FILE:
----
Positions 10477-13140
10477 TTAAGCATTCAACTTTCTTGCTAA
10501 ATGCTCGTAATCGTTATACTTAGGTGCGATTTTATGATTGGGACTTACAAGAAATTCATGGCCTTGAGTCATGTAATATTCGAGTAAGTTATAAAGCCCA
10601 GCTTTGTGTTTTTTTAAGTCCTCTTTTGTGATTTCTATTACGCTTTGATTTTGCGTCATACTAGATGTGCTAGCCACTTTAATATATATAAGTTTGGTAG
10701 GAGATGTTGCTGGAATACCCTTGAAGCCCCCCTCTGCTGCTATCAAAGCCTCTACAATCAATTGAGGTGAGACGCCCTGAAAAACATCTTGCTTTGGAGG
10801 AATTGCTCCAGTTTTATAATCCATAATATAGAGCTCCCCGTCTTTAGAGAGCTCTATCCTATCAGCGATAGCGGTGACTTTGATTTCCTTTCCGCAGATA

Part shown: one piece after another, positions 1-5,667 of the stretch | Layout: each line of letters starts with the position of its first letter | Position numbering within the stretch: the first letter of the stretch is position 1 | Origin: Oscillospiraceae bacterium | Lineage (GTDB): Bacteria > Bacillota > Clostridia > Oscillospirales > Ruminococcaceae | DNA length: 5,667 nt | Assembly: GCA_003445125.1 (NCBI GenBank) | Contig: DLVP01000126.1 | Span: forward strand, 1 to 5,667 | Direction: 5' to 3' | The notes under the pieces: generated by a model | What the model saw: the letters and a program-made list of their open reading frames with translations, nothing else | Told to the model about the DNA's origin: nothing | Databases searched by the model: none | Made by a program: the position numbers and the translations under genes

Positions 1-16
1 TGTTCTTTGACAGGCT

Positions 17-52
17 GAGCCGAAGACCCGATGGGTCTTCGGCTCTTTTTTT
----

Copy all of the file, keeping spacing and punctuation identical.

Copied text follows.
Positions 10477-13140
10477 TTAAGCATTCAACTTTCTTGCTAA
10501 ATGCTCGTAATCGTTATACTTAGGTGCGATTTTATGATTGGGACTTACAAGAAATTCATGGCCTTGAGTCATGTAATATTCGAGTAAGTTATAAAGCCCA
10601 GCTTTGTGTTTTTTTAAGTCCTCTTTTGTGATTTCTATTACGCTTTGATTTTGCGTCATACTAGATGTGCTAGCCACTTTAATATATATAAGTTTGGTAG
10701 GAGATGTTGCTGGAATACCCTTGAAGCCCCCCTCTGCTGCTATCAAAGCCTCTACAATCAATTGAGGTGAGACGCCCTGAAAAACATCTTGCTTTGGAGG
10801 AATTGCTCCAGTTTTATAATCCATAATATAGAGCTCCCCGTCTTTAGAGAGCTCTATCCTATCAGCGATAGCGGTGACTTTGATTTCCTTTCCGCAGATA

Part shown: one piece after another, positions 1-5,667 of the stretch | Layout: each line of letters starts with the position of its first letter | Position numbering within the stretch: the first letter of the stretch is position 1 | Origin: Oscillospiraceae bacterium | Lineage (GTDB): Bacteria > Bacillota > Clostridia > Oscillospirales > Ruminococcaceae | DNA length: 5,667 nt | Assembly: GCA_003445125.1 (NCBI GenBank) | Contig: DLVP01000126.1 | Span: forward strand, 1 to 5,667 | Direction: 5' to 3' | The notes under the pieces: generated by a model | What the model saw: the letters and a program-made list of their open reading frames with translations, nothing else | Told to the model about the DNA's origin: nothing | Databases searched by the model: none | Made by a program: the position numbers and the translations under genes

Positions 1-16
1 TGTTCTTTGACAGGCT

Positions 17-52
17 GAGCCGAAGACCCGATGGGTCTTCGGCTCTTTTTTT